21 May 2014


I spent the entirety of last week prepping my installation for Saturday's Kinfolk Dinner (I'm WAY excited to share photos soon), and as a result, spent the entirety of last week with blue nails/hands/wrists/pants/etc. I've spent a significant chunk of time dyeing with all things RIT, but this was my first foray into natural dyes, and I won't be going back. 430 square feet of dyed canvas later (!!!), this HOW DO YOU DO post covers a few things I learned in the process (and a few things that would have been good to know beforehand).

TECHNIQUE + THE GENERAL NEED TO KNOWS: I used this kit and the instructions were great/spot on, and they even included a little visual tutorial on some basic Shibori techniques. Between that and a Pinterest page you'll be set on how to fold, twist, and tie to get gorgeous results. If you are going for a Shibori look, you'll need either wood or heavy cardboard/plastic to sandwich/fold around (and I'd recommend grabbing an additional pack of rubber bands – the thinner set of bands included in the box is pretty bunk), but don't feel like you have to get crazy with specific techniques or patterns. You can get really pretty results WITHOUT folding or otherwise prepping (some of my favorite pieces were the ones I just unceremoniously dunked), and don't sleep on a paintbrush.

One thing I was surprised to find out is that Indigo ISN'T blue in liquid form – it's a dark, yellow-y green that turns blue when it hits the air and starts to oxidize. The more dye, the darker blue the end result will be, and one bucket of indigo will give you a HUGE range of tones. Water it down or rinse your fabric, post-application, for a lighter blue, or dip repeatedly/let it soak to completely saturate it and give it a darker dye. To that end, I found it really helpful to have a few additional water containers on hand: I was going for a more subtle dye effect, and manipulating the fabric in clear water after it came out of the indigo smoothed some of the harsh transitions from un-dyed canvas into color. I also used paper plates, mostly for when I was painting directly onto the fabric – they served as a palette to water down + mix the dye so that I could work with a range of blues.

^^^hanging up at the studio so I could eyeball it – a few more peeks of the finished piece are here, here, and here!
TIPS: You'll DEFINITELY want to wet your fabric before dyeing – it makes for a much softer effect. This might not matter quite as much with a thinner material, but dry-dipping wasn't a pleasant visual on the canvas. You can scratch this if you're using a paint technique – you'll want to use a wet brush on dry fabric so you can get a more precise application. Again, it all depends on what kind of material you're using; I worked with a cotton sheeting directly after wrapping up with the canvas and it was a very different experience. Take the time to test what the dye is going to do – it'll keep for a few days, so there's no rush to the finish line.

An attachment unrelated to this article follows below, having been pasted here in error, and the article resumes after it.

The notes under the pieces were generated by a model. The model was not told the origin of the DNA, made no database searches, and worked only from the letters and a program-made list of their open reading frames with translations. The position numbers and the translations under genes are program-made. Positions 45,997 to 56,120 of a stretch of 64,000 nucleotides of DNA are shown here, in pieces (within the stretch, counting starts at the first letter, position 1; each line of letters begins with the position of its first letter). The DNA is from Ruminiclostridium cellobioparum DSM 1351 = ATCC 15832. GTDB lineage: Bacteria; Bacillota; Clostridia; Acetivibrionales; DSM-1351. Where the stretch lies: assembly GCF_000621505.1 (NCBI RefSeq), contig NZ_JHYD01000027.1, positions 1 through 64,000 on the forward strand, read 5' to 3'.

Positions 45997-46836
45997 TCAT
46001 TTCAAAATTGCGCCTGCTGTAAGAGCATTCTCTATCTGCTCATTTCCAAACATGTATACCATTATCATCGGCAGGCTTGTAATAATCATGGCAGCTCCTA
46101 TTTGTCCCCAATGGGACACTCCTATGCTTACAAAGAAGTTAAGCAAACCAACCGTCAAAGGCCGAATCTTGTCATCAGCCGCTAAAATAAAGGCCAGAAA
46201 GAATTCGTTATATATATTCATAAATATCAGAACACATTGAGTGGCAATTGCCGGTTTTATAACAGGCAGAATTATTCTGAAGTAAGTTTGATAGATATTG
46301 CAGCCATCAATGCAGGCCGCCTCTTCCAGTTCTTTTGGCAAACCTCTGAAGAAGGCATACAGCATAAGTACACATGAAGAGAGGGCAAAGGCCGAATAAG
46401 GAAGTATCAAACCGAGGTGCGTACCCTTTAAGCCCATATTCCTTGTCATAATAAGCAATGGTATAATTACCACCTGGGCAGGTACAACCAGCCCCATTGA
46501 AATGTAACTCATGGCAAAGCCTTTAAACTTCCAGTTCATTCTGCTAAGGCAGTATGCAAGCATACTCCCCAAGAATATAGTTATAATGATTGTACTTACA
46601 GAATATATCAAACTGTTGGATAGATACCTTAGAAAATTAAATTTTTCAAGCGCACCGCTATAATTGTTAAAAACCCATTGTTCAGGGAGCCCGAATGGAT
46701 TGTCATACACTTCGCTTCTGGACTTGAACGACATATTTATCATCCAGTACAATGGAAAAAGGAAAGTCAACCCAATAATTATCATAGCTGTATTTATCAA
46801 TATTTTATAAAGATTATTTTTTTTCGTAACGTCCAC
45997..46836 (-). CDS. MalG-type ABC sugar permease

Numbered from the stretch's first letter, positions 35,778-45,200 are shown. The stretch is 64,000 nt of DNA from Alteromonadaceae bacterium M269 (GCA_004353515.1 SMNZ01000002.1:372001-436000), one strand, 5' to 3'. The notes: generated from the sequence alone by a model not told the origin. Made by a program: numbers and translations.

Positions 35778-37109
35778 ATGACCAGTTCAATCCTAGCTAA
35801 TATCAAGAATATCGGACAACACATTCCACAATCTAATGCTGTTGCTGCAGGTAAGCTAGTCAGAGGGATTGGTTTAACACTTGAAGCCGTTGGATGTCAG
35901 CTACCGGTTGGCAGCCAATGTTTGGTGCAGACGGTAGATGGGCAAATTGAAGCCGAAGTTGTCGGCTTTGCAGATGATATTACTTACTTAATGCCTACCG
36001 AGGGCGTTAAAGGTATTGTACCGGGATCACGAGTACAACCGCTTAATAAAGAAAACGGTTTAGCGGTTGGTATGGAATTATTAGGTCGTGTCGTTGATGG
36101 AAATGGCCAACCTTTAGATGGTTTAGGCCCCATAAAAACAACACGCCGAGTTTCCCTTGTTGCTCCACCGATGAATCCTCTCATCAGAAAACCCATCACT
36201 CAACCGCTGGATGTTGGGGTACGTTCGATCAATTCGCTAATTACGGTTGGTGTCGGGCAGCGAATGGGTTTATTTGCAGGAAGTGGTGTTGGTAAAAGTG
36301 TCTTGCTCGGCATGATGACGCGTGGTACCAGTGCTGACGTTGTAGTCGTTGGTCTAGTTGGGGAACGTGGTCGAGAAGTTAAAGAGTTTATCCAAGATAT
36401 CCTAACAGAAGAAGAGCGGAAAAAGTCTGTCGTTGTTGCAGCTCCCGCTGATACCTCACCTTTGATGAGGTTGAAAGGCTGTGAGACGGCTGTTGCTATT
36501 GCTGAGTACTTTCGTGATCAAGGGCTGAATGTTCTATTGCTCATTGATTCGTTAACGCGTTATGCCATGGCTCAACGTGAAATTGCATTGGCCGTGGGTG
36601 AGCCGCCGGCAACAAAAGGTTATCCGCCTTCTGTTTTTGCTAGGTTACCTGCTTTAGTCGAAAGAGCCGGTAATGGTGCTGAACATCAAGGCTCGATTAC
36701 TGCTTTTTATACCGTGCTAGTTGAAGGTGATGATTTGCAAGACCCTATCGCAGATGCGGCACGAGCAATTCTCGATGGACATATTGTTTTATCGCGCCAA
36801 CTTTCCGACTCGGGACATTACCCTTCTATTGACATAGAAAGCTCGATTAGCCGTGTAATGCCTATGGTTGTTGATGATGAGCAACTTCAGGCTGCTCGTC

Last two things: first, prep your space. It'll stain wood and DEFINITELY will stain fabric, so make sure to move anything that needs to be moved and cover anything that you don't want to be speckled blue. This includes your hands: wear the gloves. You'll probably find yourself taking them on and off throughout, so maybe just grab a box from Home Depot before you get started so you've got a few clean pairs to burn. Second – VENTILATE. Indigo smells ORGANIC, and by ORGANIC I mean like a barn, and by barn I actually mean bathroom. It's one of those smells that you get used to almost immediately (and it won't stick), but still, kinda gross at first. Better to throw open all the windows or just take the project outside.




Blogger by BUN said...

LOL - "...and by ORGANIC I mean like a barn, and by barn I actually mean bathroom."

dddyyyiinnnggg to see photos from the dinner. you textile canopy looks absolutely incredible.

5:29 PM  
Blogger Megan M-R said...

I just want to drape this EVERYWHERE in my home/life

2:18 PM  
Blogger Panda Head said...

thanks so much, ladies!! seriously, the photographers at the event were amazing (www.SweetRootVillage.com) – I'm so stoked to see how they captured everything (and will DEFINITELY share)!

7:54 PM  
Blogger Shoko said...

this is so beautiful! i'm planning on trying indigo dyeing with some friends soon, can't wait :)

9:25 PM  

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